I’m not very superstitious. If I am, they are very small things. If I wear a certain hair tie and I do well in a race, I’ll keep wearing that same hair tie for the rest of the meet. I like routines, though, such as doing the same thing when I get to the pool every day. I like to know what to expect as much as I can in swimming.
 
Why is a Laureus Award so prestigious – is it because great champions have voted for you, like Mark Spitz, Dawn Fraser, Edwin Moses, Michael Johnson?
It's always an honor to know that amazing athletes you have respect and admiration for took notice of your performance. When I look at some of the past winners and nominees for the Laureus Awards, it's hard to believe that my name is now on that list, especially now for a second time. That being said, I also have so much respect for the Laureus organization and the mission of “using the power of sport as a tool for social change."” Sports have been such an important part of my life and I understand the positive impact that they can have around the world.
 
Who was your swimming role model when you were younger?
Natalie Coughlin, a three-time Olympian with 12 Olympic medals, has been my role model for many years. Besides being an amazing swimmer, she is also a humble woman with an incredible work ethic. And now, I have the opportunity to be at Cal and see Natalie every day because she also trains here on campus. She’s been so generous letting me know if I ever need anything. She’s been incredibly supportive. Personally, my mom is my inspiration. She had a tough life growing up, but didn't let anything hold her back. She is a physician, and took time off to support and assist me. Mom and I are so close and I trust her and can tell her everything.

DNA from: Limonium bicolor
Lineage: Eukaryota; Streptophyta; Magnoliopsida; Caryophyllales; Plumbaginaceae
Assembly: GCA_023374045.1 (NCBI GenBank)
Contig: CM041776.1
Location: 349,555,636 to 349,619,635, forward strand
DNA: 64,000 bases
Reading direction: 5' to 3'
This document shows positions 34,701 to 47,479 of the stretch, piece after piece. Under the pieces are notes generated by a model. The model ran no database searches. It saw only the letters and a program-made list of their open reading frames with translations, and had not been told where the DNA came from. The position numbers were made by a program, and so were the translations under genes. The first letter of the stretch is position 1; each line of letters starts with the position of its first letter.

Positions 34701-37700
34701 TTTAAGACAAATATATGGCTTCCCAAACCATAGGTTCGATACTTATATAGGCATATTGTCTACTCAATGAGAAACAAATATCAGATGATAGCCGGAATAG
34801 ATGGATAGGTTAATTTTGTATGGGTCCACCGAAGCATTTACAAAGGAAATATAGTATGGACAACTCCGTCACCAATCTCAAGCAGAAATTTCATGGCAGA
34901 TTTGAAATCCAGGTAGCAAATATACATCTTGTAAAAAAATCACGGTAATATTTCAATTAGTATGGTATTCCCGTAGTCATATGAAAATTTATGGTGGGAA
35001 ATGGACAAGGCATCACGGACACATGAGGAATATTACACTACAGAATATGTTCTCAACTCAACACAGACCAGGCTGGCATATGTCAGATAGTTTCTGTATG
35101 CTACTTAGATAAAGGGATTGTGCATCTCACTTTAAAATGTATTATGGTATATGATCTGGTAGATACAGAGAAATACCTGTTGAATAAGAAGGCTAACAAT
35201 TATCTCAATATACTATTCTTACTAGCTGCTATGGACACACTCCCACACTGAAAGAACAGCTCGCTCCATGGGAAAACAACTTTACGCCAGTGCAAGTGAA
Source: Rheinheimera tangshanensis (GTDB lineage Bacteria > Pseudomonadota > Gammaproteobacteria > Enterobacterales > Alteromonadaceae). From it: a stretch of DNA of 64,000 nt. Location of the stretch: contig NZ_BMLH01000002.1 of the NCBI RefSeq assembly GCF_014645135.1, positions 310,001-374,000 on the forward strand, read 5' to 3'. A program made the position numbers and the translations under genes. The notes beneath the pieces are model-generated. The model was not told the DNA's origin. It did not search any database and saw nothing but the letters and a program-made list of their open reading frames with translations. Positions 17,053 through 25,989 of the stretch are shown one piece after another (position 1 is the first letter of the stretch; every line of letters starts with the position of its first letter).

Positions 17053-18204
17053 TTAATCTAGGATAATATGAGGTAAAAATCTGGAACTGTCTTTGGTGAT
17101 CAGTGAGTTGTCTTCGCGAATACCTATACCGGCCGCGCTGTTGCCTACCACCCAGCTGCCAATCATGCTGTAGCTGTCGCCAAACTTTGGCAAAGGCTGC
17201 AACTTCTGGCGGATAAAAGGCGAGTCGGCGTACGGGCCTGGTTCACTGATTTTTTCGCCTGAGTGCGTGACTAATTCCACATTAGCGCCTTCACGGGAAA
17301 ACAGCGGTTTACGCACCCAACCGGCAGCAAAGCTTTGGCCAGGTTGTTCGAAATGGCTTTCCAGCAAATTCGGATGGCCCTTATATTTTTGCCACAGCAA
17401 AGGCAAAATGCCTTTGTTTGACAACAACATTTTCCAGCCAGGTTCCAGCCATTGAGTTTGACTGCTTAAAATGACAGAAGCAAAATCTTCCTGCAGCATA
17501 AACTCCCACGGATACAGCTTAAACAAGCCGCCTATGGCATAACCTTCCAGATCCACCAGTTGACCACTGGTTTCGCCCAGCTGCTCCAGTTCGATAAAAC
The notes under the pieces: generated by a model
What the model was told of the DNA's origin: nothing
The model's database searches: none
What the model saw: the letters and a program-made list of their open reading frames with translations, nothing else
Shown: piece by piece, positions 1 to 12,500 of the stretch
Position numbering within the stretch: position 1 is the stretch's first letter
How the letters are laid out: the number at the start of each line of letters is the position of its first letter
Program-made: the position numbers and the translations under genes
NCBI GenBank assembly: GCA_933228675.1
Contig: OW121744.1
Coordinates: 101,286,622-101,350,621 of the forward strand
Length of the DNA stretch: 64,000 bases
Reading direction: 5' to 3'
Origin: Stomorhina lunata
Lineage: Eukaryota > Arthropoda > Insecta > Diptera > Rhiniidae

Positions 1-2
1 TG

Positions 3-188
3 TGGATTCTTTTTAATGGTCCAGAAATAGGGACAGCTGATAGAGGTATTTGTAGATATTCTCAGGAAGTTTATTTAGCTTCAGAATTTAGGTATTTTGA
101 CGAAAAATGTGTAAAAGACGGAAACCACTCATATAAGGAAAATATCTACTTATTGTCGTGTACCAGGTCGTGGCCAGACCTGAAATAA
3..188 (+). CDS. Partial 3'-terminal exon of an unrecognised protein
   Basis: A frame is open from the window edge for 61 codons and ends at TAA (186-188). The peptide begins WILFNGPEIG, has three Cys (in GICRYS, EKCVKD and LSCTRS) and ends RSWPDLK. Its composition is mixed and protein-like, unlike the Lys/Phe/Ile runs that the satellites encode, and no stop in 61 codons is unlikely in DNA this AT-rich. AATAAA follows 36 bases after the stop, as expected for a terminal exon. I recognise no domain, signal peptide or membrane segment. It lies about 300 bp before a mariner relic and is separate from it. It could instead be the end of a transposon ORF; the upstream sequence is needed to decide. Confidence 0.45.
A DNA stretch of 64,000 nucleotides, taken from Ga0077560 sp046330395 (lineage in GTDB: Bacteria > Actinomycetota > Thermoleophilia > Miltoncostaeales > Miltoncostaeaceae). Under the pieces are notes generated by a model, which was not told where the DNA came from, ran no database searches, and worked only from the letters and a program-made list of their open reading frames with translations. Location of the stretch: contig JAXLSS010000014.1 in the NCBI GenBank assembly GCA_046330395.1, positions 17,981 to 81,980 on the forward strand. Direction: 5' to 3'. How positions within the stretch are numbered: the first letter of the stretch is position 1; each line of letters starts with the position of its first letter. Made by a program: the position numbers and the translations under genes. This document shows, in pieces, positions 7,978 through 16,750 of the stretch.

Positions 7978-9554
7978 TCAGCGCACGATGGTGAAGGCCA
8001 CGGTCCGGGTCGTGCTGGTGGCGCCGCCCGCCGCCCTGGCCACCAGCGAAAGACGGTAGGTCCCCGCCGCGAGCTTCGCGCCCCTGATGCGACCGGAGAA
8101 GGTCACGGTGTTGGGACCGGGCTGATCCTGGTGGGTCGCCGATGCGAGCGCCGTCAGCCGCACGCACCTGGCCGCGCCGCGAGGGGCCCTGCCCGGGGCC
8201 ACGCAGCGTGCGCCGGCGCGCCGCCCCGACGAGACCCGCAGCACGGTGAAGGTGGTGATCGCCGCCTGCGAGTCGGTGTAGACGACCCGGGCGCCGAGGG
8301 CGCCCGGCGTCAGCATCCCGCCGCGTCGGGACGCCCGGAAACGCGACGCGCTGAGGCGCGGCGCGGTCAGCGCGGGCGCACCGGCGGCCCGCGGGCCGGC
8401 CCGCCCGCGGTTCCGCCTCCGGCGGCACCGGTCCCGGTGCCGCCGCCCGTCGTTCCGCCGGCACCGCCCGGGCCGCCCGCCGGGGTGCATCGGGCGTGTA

You have now decided you are going to swim for your college for the next few years, how are you enjoying life at Berkeley?
It’s definitely different than back home, but it’s been so wonderful. I love my roommate, my coaches and my team. It’s been a huge change, but it’s been everything I thought it was going to be and more. Being away from Colorado is hard sometimes, but I’m learning to love it, and I’ve definitely learned a lot about myself.
 
Are you happy you made that decision? No regrets?
I have not thought for one second what would have happened if I had made a different decision. Even when times get hard and I miss home, I still know that this is 110% the place for me and where I’m supposed to be. It’s been awesome knowing that feeling and having it in my heart this whole time that I made the right decision.
 
What are you studying?
I want to major in psychology with hopefully a minor in education and disability studies.
 
What do you say to people who are puzzled that you have turned down endorsements and sponsorship money?
I completely understand where they’re coming from. I was puzzled for a long time, as well, and it was a huge decision for me. The best way I can try to explain it is that I think that swimming in college and being a part of the Cal team had more to offer me at that point in my life than endorsements did. It’s not that I don’t want endorsements. One day, I would love to be a professional swimmer. For where I am right now, I think I can benefit more as a person and as an athlete swimming in college. So far, that’s been more than true.
 
Have you set targets for Rio de Janeiro in 2016?